Important: These notes are not designed to subsitute for class sessions. Importantly, they do not cover all content required for the exams or for implementing HWs. These are just an aid for re-implementing the class compiler, after you've already come to class and completed the in-class activities!

Tail calls

Here’s a little program to sum the first N natural numbers:

(define (sum n)
  (if (zero? n)
    (+ n (sum (sub1 n)))))
(print (sum (read-num)))

What will happen if we call (sum 1000000)? We overflow the stack.

In our interpreter, we can fix this:

(define (sum n total)
  (if (zero? n)
    (sum (sub1 n) (+ n total))))
(print (sum (read-num) 0))

Our compiler, however, still segfaults. What’s going on here? The question isn’t why our compiler segfaults–why wouldn’t it? It has a finite amount of stack space, after all, and we’re doing a lot of function calls here. Each call to sum adds a few values to the stack. So why isn’t the interpreter overflowing the stack?

Let’s postpone the answer to that question. First, let’s look at the assembly instructions we produce for our little sum program:

global _entry
extern _error
extern _read_num
extern _print_value
extern _print_newline
	mov [rsp + -24], rdi
	add rsp, -24
	call _read_num
	sub rsp, -24
	mov rdi, [rsp + -24]
	mov [rsp + -24], rax
	mov rax, 0
	mov [rsp + -32], rax
	add rsp, -8
	call _function_sum_957043065
	sub rsp, -8
	mov [rsp + -8], rdi
	mov rdi, rax
	add rsp, -8
	call _print_value
	sub rsp, -8
	mov rdi, [rsp + -8]
	mov rax, 159
	mov rax, [rsp + -8]
	cmp rax, 0
	mov rax, 0
	setz al
	shl rax, 7
	or rax, 31
	cmp rax, 31
	jz _else__2
	mov rax, [rsp + -16]
	jmp _continue__3
	mov rax, [rsp + -8]
	sub rax, 4
	mov [rsp + -40], rax
	mov rax, [rsp + -8]
	mov [rsp + -48], rax
	mov rax, [rsp + -16]
	mov r8, [rsp + -48]
	add rax, r8
	mov [rsp + -48], rax
	add rsp, -24
	call _function_sum_957043065
	sub rsp, -24

Look at the end of the program, there. In the else case of our conditional expression, we’re pushing a bunch of arguments to the stack and then calling our function. After we come back from that call we’ll execute two instructions: we’ll restore the stack pointer and then return again. In other words, we’re really not doing any work once our function returns! We have this stack frame storing our local variables and function parameters, but we’re not accessing any of them! It seems like once we’re doing that function call, we shouldn’t really need an extra stack frame; instead, we should be able to just re-use the one we already have–essentially, replacing the call with a jmp.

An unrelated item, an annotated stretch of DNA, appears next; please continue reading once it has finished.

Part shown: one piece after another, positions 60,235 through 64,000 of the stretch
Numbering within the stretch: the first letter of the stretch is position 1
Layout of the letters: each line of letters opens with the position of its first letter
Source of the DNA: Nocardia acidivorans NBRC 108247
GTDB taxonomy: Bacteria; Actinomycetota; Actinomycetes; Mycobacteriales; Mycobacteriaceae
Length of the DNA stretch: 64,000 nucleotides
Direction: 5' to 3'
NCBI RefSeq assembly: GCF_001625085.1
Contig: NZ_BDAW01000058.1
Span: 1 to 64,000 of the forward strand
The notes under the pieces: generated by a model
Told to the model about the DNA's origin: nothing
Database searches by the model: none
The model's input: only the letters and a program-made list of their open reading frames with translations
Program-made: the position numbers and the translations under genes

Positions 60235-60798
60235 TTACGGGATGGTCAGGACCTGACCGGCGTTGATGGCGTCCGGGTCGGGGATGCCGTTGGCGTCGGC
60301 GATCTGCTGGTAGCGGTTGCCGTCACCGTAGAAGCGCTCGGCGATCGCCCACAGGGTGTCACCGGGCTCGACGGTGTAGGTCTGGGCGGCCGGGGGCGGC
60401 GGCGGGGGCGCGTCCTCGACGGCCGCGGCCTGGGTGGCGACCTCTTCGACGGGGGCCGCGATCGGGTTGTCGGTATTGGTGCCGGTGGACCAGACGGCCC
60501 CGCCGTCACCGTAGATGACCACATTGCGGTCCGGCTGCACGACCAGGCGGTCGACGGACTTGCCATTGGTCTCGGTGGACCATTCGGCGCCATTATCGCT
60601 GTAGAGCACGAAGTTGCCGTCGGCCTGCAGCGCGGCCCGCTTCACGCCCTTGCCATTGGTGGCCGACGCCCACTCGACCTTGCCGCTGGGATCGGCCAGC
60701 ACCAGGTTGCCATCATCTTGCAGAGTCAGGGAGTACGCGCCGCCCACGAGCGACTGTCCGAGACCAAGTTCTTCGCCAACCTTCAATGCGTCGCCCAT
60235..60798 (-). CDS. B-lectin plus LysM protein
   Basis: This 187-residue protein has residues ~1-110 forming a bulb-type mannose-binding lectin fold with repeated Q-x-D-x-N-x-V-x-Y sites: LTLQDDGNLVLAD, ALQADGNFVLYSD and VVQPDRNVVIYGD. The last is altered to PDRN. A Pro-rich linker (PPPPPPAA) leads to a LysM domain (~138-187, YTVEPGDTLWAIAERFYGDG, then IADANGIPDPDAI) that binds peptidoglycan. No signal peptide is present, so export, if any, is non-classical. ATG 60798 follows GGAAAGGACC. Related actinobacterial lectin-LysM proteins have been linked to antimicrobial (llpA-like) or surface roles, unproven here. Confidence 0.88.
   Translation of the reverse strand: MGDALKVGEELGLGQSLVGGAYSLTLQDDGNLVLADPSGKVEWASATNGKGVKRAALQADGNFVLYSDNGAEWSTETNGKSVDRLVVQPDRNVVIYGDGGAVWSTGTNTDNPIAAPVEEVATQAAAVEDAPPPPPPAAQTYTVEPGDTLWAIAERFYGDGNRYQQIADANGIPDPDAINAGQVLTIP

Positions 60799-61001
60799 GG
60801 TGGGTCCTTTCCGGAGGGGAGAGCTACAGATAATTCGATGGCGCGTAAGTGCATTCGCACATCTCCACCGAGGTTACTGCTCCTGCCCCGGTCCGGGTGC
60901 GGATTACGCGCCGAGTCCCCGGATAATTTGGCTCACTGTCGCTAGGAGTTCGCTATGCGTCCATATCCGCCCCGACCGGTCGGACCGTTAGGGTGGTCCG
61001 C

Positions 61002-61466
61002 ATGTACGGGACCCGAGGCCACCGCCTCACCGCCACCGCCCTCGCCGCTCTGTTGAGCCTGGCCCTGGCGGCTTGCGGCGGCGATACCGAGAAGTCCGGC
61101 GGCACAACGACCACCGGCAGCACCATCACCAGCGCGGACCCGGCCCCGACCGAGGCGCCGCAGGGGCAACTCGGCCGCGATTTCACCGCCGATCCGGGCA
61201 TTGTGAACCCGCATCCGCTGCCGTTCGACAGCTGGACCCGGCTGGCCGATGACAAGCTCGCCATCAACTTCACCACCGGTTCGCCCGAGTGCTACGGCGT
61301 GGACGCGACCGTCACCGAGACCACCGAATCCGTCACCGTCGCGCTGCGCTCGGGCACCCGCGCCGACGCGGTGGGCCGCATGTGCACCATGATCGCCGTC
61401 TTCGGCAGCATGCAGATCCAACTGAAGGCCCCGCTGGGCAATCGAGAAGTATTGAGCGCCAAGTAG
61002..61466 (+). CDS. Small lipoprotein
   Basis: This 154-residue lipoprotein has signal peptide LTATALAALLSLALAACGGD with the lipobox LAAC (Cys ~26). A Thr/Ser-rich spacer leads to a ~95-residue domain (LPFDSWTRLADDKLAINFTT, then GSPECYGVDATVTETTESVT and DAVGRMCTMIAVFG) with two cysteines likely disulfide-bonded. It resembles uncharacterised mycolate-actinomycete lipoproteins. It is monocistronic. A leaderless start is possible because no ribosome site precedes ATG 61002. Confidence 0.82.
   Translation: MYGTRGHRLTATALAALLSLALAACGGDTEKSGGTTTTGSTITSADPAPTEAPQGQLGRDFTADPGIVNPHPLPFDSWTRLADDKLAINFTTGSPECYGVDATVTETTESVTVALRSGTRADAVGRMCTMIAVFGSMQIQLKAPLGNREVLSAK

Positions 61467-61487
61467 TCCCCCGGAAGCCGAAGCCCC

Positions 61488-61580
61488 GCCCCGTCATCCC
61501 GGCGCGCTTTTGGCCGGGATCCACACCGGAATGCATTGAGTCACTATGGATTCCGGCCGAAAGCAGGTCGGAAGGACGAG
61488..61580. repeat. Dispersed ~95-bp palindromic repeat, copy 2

When can we do this? Well, we should be able to do this whenever we don’t have any work to do after a function is called. If we’re just going to return whatever another function returns, without modification, we should be able to re-use our stack frame: we’re guaranteed not to need any of the things we’ve stored there.

Function calls in this position are called tail calls. Take a look at this little program:

(define (f x) (+ 3 x))
(define (sum-f n total)
  (if (zero? n)
    (sum-f (sub1 n) (+ (f n) total))))
(print (sum-f (read-num) 0))

Is the call to f in tail position? No–after f returns, we have to do more work.

How about this program?

(define (even n) (if (zero? n) true (odd (sub1 n))))
(define (odd n) (if (zero? n) false (not (even n))))
(print (even (read-num)))

Is even’s call to odd a tail call? Yes. Is odd’s call to even a tail call? No–after even returns, there’s more work to do (specifically, negating the value). We’ve decided that we want to compile function calls differently when they are in tail position. So, let’s add an argument to the compiler that will be true if the expression being compiled is in tail position and false otherwise. We’ll need to add it to every call to compile_exp; here are some of the more interesting ones:

let rec compile_exp (defns : defn list) (tab : int symtab) (stack_index : int)